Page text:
Unconstructed state highways in California
The following state highways in the U.S. state of California are entirely or partially unconstructed; in other words, their routings have been defined by state law, but no route has been adopted by the California Department of Transportation (Caltrans).
The south end of State Route 13 is unconstructed, extending 4.5 miles (7.2 km) beyond I-580 to SR 61 near the Oakland International Airport. A very short piece at the north end has also not been built, extending west into the San Francisco Bay to the unconstructed SR 61 freeway.
A 21.8-mile (35.1 km) extension of State Route 14 from the Newhall Pass interchange with I-5 south to SR 1 northwest of Santa Monica was once proposed as the Reseda Freeway. The post miles on the existing alignment reflect the existence of this unconstructed segment, but the new exit numbers on State Route 14 suggest this segment has been abandoned.
The eastern segment of State Route 36, stretching 17.0 miles (27.4 km) from SR 139 north of Susanville east to US 395 near Termo, was unconstructed until it was deleted from the legislative definition in 1998.
11.4 miles (18.3 km) of State Route 39 are unconstructed, from La Habra north to I-10 in Azusa. However, Section 339(c) of the California Streets and Highways Code designates Harbor Boulevard and Azusa Avenue to be on the corridor between the two existing segments. As yet, the California Transportation Commission, as empowered in Section 75(a) of the California Streets and Highways Code, has not adopted the Harbor Boulevard-Azusa Avenue link. It is noted that an END Route 39 sign exists at the intersection of Whittier Boulevard and Fullerton Road. In addition, the northernmost 4.5 miles of Route 39, in the Angeles National Forest between 1.8 miles north of Crystal Lake Road and Route 2 at Islip Saddle, have been closed since a 1978 landslide.
State Route 47 is constructed as freeway from I-110 in San Pedro east to the east end of the Vincent Thomas Bridge and from I-710 north to the split with SR 103. The 1.2-mile (1.9 km) segment along Ocean Boulevard is currently being upgraded, and the 7.6-mile (12.2 km) portion along Henry Ford Avenue and Alameda Street north to SR 91 has been upgraded as part of the Alameda Corridor Project, existing as a mostly below-grade surface street. Caltrans has no plans for the remainder of the legislated route, stretching 8.6 miles (13.8 km) north from SR 91 to I-10 near downtown Los Angeles.
SR 48 was originally planned to run from Ridge Route Road (approximately four miles east of Interstate 5) near Quail Lake in Los Angeles County to SR 122 near the Los Angeles / San Bernardino County Line. The segment between Ridge Route Road and SR 14 was signed as SR 138, which was defined on a southeastely course through or paralleling Oakdale and Pine Canyons to meet SR 14 in Palmdale opposite the easterly continuation of Route 138. The planned rerouting was known as the Metropolitan Bypass Freeway. In the mid 1960s, because of constructability issues on the proposed realignment of Route 138 through or near Oakdale and Pine Canyons, the proposed junction, and thus the west end of SR 48, was moved east to 170th Street West. In 1995, the segment of SR 48 between 170th Street West and SR 14 was transferred to SR 138, leaving only the unconstructed portion.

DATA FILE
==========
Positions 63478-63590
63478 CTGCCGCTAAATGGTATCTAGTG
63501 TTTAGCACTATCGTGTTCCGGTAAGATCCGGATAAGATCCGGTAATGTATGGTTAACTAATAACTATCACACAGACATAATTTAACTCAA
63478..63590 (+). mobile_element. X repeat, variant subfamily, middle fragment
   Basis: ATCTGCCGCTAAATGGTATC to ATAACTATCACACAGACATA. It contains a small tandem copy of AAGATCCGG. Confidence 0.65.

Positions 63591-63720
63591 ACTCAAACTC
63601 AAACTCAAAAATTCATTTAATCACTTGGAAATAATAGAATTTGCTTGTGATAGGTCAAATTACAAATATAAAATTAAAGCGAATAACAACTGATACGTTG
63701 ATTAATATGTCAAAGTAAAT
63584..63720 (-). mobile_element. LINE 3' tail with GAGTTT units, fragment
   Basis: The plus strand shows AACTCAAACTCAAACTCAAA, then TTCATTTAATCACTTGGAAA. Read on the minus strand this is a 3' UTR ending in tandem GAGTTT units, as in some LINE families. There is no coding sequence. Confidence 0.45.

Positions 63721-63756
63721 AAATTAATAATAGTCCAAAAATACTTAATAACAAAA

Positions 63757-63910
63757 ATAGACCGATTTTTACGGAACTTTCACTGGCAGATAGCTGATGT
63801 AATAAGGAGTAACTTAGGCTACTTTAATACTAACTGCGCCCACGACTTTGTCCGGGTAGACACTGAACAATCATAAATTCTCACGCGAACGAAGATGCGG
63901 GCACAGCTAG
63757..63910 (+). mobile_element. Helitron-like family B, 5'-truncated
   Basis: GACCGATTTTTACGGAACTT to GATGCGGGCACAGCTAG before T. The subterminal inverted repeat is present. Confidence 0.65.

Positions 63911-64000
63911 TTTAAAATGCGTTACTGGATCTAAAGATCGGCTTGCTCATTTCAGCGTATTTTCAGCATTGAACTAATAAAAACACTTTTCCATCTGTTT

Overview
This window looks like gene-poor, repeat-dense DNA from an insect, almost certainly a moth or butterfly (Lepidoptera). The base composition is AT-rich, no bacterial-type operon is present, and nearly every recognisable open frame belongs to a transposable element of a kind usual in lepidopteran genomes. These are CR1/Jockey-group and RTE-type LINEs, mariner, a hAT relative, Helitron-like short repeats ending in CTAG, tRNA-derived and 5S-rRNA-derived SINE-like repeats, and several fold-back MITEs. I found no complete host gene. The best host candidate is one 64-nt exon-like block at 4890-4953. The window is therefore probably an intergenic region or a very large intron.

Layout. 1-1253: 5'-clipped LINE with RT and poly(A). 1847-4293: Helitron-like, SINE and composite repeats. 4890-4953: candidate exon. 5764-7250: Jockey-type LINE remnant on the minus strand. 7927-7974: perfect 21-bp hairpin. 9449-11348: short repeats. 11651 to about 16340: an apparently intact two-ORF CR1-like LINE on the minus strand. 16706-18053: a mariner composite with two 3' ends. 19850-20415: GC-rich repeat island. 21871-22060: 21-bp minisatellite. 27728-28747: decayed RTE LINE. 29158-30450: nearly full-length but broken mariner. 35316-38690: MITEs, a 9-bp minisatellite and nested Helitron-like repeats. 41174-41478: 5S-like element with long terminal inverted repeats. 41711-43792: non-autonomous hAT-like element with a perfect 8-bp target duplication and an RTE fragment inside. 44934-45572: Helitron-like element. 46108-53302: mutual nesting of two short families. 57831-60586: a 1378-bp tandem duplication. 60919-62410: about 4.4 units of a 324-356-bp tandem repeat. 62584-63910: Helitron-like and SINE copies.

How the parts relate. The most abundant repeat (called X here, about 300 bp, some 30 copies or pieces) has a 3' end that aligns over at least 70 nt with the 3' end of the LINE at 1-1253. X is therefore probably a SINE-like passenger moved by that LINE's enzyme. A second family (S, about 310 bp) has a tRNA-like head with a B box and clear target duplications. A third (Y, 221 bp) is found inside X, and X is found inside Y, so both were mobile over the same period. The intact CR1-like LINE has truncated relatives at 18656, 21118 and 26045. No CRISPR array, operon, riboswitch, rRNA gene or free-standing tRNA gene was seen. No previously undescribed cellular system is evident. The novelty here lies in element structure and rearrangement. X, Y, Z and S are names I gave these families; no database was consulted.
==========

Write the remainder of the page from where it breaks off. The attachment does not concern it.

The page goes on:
|← SR 47||SR 49 →|
State Route 64 is an unconstructed 30-mile (48.3 km) freeway connecting SR 1 near Malibu Beach with I-5 at SR 170 south of San Fernando. It was legislated in 1959 as Route 265, and renumbered Route 64 in 1964.
|← SR 63||SR 65 →|
Over two-thirds of State Route 65 is a proposed route through the eastern San Joaquin Valley, splitting the maintained route in two. This unconstructed highway stretches 215.9 miles (347.5 km) from SR 198 near Exeter to I-80 near Roseville.
State Route 77 presently stretches only 0.4 miles (0.6 km) from I-880 northeast to SR 185 in Oakland. A 13.4-mile (21.6 km) extension is unconstructed, running generally northeast to SR 24 near Lafayette.
State Route 81 is an entirely-unconstructed 30.9-mile (49.7 km) freeway from I-215 southeast of Riverside west and north around the south and west sides of Riverside to I-15 south of Devore. It was defined in 1959 as Legislative Route 276 and renumbered to Route 81 in 1964.
|← I‑80||SR 82 →|
|← SR 99||US 101 →|
State Route 102 is a 37.5-mile (60.4 km) unconstructed freeway that would generally parallel I-80, beginning at I-5 near SR 99 north of Sacramento and heading east across I-80 and northeast to I-80 near Auburn.
|← US 101||SR 103 →|
|← SR 121||SR 123 →|
|← SR 142||SR 144 →|
|← SR 147||SR 149 →|
The southerly section of State Route 170 is the 4.5-mile (7.2 km) unconstructed Skyway Freeway, which would link Los Angeles International Airport with SR 90. The segment between SR 90 and SR 2 does not have a current routing. The portion of La Cienega Blvd. built to expressway standards was likely intended to be part of this routing.
State Route 179 is an entirely unconstructed 13.8-mile (22.2 km) route connecting I-80 near Vacaville with SR 128 near Lake Berryessa. A locally maintained traversable route has been defined via Cherry Glenn Road and Pleasants Valley Road.
|← SR 178||SR 180 →|
State Route 180 is unconstructed from its present end at SR 33 in Mendota west to I-5, and from I-5 west to SR 25 near Paicines, a total of 81.2 miles (130.7 km). The latter segment would be along Panoche Road, but Caltrans has no plans to take it over.